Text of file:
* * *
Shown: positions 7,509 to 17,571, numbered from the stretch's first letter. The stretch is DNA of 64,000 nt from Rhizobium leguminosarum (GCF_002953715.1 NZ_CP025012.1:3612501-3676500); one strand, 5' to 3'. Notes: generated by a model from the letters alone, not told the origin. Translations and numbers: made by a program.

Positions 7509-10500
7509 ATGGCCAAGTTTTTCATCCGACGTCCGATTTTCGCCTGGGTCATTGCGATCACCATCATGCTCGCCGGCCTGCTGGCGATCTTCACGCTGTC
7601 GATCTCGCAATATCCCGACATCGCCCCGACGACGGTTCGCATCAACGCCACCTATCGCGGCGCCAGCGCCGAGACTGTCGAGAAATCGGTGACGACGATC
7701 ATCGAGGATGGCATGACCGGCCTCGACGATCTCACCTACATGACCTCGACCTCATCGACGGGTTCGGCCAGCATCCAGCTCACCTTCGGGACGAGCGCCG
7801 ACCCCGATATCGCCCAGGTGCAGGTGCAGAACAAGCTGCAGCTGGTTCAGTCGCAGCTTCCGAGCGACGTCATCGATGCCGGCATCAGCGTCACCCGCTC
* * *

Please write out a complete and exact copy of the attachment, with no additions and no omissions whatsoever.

Shown: positions 7,509 to 17,571, numbered from the stretch's first letter. The stretch is DNA of 64,000 nt from Rhizobium leguminosarum (GCF_002953715.1 NZ_CP025012.1:3612501-3676500); one strand, 5' to 3'. Notes: generated by a model from the letters alone, not told the origin. Translations and numbers: made by a program.

Positions 7509-10500
7509 ATGGCCAAGTTTTTCATCCGACGTCCGATTTTCGCCTGGGTCATTGCGATCACCATCATGCTCGCCGGCCTGCTGGCGATCTTCACGCTGTC
7601 GATCTCGCAATATCCCGACATCGCCCCGACGACGGTTCGCATCAACGCCACCTATCGCGGCGCCAGCGCCGAGACTGTCGAGAAATCGGTGACGACGATC
7701 ATCGAGGATGGCATGACCGGCCTCGACGATCTCACCTACATGACCTCGACCTCATCGACGGGTTCGGCCAGCATCCAGCTCACCTTCGGGACGAGCGCCG
7801 ACCCCGATATCGCCCAGGTGCAGGTGCAGAACAAGCTGCAGCTGGTTCAGTCGCAGCTTCCGAGCGACGTCATCGATGCCGGCATCAGCGTCACCCGCTC